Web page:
After the success of their experimental lab "Field Kit“, Koma Elektronik started a second crowdfunding campaign for a "Field Kit FX“ in October 2017. The Berlin-based company was looking to reach a €20,000 goal to build a companion to its highly successful predecessor. They crushed the goal within 24 hours and ended up with €182.634 and nearly 660 backers. They then managed to serve their backers in time; and the Field Kit FX is now shipping from stock.
For €249, the Field Kit FX offers plenty of CV controllable effects: digital delay, spring reverb, frequency shifter, looper, bitcrusher, sample rate reduction, 4-channel mixer plus a 4-step sequencer, which also can be used as an ADSR. For 36 HP, that’s a lot of functionality.
The Field Kit and the Field Kit FX look very similar and come in identical wooden cases. If you want to rackmount the Field Kit FX, you need a Eurorack faceplate that you can order for additional €29 Euro from Koma Electronics. Koma also provides an additional "Field Kit FX Expansion Pack“. It costs $69, and adds a spring reverb tank, cables, two contact microphones, a split stereo cable and an attenuverter cable.
The new effects module is a great companion to the Field kit, as its signal was "a little dry“. As Koma Electronics want to get Eurorackers to use their tools outside, they even premiered an as-yet unnamed power supply device at Superbooth 2018. It’s a small splitter that divides the juice of an external power bank to two devices.
The Field Kit FX offers 7 separate functional blocks, made for mangling and altering incoming audio and / or CV signals. We first cover the effects section and then go for the CV control options (which are manifold in this module).
1. Frequency Shifter
If you want to change timbre, harmonic content and the texture of a sound, frequency shifters are great. Once you add an audio signal, you get metallic phasing effects that alter the harmonic content. You can set a positive and negative shifting amount and also alter the sideband content.
This effect is better heard than explained, so please listen to the demo of the Frequency Shifter here.
Flick a switch to get to the looper of the Field Kit FX. With it, you can loop any incoming signal to 3.5 seconds. You also can record on top of each recorded layer (“overdubbing”). The audio signal is recorded in 12bit, which is reminiscent of the early samplers like the SP-1200. You start overdubbing by pressing and holding the button. Unfortunately, you can’t start recording via CV. Also, the buffer is lost if you turn off the Field FX Kit. Even if 3.5 seconds don’t sound like much, you can add a nice additional FX layer to your sound or lay a base for a track. Recording is easy and we found the looper to be extremely fun. A big "meh“ is that you can either have the Frequency Shifter or the looper, not both.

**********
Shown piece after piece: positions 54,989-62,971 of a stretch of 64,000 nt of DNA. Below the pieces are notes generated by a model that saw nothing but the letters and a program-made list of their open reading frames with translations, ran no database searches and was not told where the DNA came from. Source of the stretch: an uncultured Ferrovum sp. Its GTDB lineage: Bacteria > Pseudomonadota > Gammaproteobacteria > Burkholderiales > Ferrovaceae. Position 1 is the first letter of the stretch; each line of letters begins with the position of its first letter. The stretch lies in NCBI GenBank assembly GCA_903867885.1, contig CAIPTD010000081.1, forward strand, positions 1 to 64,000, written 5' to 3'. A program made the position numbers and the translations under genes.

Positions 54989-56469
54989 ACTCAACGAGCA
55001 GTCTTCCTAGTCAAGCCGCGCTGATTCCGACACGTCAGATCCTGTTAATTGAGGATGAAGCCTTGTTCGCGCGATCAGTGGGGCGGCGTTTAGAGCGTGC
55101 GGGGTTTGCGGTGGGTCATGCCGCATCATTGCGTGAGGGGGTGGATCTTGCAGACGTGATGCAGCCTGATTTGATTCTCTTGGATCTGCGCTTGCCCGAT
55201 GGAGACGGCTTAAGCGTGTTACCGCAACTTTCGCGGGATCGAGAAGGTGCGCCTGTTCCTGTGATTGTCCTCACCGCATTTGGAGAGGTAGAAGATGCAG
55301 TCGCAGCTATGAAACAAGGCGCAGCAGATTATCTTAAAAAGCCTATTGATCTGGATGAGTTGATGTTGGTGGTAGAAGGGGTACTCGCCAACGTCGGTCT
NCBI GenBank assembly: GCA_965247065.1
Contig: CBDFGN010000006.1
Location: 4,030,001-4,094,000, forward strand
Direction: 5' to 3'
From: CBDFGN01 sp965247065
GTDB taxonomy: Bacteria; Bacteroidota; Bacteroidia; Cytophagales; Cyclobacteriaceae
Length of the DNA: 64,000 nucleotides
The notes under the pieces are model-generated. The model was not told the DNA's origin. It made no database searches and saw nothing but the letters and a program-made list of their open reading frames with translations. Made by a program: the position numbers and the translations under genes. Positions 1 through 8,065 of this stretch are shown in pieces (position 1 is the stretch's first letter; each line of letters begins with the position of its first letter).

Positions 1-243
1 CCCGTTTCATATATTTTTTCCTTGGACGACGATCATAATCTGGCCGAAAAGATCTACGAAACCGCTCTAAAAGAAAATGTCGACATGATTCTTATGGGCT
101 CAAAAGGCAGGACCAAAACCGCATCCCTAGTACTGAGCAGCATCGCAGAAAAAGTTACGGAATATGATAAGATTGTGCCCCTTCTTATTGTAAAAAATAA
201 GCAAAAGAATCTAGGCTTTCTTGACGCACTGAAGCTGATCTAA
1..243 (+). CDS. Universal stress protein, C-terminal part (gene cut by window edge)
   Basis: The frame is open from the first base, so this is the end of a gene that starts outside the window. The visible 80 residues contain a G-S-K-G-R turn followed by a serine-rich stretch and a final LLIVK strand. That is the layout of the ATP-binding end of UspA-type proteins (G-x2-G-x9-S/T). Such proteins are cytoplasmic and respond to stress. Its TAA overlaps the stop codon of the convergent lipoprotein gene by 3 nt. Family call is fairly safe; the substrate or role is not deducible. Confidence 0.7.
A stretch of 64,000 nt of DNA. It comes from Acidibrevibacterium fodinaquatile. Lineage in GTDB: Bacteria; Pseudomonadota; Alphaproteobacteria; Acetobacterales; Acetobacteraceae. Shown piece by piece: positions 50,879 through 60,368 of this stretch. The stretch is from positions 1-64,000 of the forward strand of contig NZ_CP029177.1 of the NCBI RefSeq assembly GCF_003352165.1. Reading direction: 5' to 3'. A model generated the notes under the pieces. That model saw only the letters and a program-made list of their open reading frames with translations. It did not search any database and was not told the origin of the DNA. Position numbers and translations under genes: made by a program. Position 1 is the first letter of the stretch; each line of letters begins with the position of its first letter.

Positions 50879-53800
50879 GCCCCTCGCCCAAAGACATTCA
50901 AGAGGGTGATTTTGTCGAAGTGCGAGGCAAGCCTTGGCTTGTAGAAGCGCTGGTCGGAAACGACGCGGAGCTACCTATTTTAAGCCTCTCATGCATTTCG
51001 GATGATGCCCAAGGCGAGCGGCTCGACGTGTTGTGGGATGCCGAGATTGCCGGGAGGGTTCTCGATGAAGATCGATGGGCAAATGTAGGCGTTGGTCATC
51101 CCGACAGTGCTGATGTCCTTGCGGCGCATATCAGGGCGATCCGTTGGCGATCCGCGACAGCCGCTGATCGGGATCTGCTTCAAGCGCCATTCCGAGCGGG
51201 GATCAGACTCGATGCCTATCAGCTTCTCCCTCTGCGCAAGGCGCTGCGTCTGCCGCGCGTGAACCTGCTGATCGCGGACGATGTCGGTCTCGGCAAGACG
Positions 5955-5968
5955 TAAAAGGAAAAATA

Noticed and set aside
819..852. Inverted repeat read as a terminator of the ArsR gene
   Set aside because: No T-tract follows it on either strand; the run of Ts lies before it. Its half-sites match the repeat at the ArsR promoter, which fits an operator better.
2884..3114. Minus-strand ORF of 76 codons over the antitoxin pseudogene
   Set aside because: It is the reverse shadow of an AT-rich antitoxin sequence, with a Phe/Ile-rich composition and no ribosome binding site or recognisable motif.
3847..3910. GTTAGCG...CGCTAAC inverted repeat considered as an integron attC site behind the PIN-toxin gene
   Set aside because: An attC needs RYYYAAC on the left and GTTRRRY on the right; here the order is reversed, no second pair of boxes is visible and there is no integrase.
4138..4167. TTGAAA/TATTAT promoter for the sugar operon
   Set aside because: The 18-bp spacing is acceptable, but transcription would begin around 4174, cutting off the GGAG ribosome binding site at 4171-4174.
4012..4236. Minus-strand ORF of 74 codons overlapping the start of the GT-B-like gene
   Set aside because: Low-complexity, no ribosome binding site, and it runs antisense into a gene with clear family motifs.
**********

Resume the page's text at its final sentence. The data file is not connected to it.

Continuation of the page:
3. Sample Rate Reducer / Bitcrusher
Once you have the loop in your system, you can alter it (or any incoming audio) with a sample rate reducer and a bitcrusher.
The bitcrusher significantly adds punch to the signal, so be prepared for a wall of noise and harshness. The higher the crusher’s amount, the fewer bits are assigned. The bit crushing effect can heavily distort the output audio, bringing its sonic characteristics into harsh, noisy territories. The Sample Rate Reducer adds more aliasing artifacts and thus change the timbre of the output audio.
The delay offers a range from 30 milliseconds to to 5.5 seconds. Longer delay times will degrade the audio quality and introduce artifacts (Hint: try building your own William-Basinsky-style loops by feeding the degraded audio signal back into the delay). You can boost weak signals with +6 db. Echo time and feedback can be controlled manually or with the built-in CV interface (see below). The looper uses the same chipset (PT2399) as the Korg monotone delay, but thanks to some programming tricks, it shows more character. The feedback options range from a single echo to self-oscillation, which sounds similar to turning up the resonance in a filter. Feedback can be controlled by CV, thankfully.
5. Spring Reverb
To use the spring reverb, you need a reverb tank. Unfortunately, the Field Kit FX doesn’t come with one, so you need to buy one. The Expansion Kit, sold separately, will give you a spring reverb tank (8BB3C1B, for the experts) with tree longer springs. The tank is open, the springs can be touched for more extreme sound manipulations. In our system, we had to crank up the gain significantly to get a decent signal back, especially working with amplified signals from sample based material. Also, the tank picks up any electromagnetic waves nearby - so don‘t expect a sound you would get from a Valhalla DSP plugin.
To shape the sound, you have a lowpass and a bandpass filter. The higher you turn up the feedback, the more likely you get a resonance boost.
1. CV Interface